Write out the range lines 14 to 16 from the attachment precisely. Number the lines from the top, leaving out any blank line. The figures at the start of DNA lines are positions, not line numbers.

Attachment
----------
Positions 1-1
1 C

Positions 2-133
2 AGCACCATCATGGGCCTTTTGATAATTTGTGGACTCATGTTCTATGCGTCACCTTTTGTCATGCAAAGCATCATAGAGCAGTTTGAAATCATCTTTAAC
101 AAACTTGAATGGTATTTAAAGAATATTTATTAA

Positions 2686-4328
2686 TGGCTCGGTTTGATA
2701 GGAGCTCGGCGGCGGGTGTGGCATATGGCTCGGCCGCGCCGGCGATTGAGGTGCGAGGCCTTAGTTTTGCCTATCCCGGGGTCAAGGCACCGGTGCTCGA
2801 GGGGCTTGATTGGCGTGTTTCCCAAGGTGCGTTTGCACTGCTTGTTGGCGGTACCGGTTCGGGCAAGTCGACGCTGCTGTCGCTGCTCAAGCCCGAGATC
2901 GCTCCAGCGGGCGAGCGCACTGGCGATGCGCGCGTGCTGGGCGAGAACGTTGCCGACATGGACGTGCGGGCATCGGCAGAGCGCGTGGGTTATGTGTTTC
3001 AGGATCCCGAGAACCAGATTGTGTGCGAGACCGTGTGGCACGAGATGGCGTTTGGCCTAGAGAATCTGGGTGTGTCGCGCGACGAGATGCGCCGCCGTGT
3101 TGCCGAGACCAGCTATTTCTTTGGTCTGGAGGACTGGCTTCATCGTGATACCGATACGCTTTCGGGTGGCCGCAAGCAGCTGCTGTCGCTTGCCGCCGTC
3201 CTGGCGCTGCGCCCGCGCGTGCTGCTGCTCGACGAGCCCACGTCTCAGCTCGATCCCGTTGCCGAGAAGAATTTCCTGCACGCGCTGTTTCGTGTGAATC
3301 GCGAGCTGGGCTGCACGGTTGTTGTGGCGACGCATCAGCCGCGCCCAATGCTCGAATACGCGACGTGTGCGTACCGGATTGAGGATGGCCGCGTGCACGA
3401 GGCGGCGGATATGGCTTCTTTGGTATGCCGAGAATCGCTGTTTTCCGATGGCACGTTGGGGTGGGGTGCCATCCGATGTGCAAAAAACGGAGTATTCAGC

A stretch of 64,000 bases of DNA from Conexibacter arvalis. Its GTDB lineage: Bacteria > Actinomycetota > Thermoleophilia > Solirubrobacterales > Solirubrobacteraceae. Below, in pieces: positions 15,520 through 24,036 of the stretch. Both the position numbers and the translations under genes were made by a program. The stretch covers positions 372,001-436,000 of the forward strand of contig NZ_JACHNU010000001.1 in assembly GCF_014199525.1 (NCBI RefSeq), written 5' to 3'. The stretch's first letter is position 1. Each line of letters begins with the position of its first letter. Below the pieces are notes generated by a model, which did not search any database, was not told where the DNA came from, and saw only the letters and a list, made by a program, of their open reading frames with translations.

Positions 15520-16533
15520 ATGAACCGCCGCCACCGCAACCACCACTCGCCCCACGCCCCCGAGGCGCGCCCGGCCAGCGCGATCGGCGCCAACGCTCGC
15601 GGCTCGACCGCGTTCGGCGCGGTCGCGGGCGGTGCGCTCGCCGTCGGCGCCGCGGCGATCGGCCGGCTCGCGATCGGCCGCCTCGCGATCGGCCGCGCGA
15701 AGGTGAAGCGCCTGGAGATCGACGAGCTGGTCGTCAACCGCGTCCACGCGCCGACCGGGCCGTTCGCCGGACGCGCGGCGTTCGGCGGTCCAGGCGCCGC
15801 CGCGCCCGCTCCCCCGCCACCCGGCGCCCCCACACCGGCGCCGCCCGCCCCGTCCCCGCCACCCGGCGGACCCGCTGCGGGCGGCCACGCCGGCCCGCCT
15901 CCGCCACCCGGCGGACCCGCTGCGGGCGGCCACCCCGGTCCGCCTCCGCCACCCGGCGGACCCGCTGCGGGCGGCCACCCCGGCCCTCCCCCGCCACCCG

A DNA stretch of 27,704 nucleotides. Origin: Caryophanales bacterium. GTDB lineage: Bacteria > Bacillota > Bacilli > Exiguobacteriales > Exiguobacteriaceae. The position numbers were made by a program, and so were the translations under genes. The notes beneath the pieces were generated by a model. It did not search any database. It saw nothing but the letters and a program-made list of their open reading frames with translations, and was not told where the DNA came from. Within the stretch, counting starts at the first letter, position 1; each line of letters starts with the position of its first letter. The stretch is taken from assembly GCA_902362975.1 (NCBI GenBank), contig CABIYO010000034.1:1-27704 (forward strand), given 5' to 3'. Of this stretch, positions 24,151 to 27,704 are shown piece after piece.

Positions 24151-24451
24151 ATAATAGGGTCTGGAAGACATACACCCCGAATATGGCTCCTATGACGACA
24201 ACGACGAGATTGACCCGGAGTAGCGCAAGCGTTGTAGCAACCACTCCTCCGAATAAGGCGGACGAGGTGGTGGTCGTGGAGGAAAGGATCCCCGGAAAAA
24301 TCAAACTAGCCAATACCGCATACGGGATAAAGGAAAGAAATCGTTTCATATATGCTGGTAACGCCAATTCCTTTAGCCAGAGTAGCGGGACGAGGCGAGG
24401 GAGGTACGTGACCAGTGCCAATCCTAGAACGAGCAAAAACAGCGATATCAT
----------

3301 GCGAGCTGGGCTGCACGGTTGTTGTGGCGACGCATCAGCCGCGCCCAATGCTCGAATACGCGACGTGTGCGTACCGGATTGAGGATGGCCGCGTGCACGA
3401 GGCGGCGGATATGGCTTCTTTGGTATGCCGAGAATCGCTGTTTTCCGATGGCACGTTGGGGTGGGGTGCCATCCGATGTGCAAAAAACGGAGTATTCAGC

A stretch of 64,000 bases of DNA from Conexibacter arvalis. Its GTDB lineage: Bacteria > Actinomycetota > Thermoleophilia > Solirubrobacterales > Solirubrobacteraceae. Below, in pieces: positions 15,520 through 24,036 of the stretch. Both the position numbers and the translations under genes were made by a program. The stretch covers positions 372,001-436,000 of the forward strand of contig NZ_JACHNU010000001.1 in assembly GCF_014199525.1 (NCBI RefSeq), written 5' to 3'. The stretch's first letter is position 1. Each line of letters begins with the position of its first letter. Below the pieces are notes generated by a model, which did not search any database, was not told where the DNA came from, and saw only the letters and a list, made by a program, of their open reading frames with translations.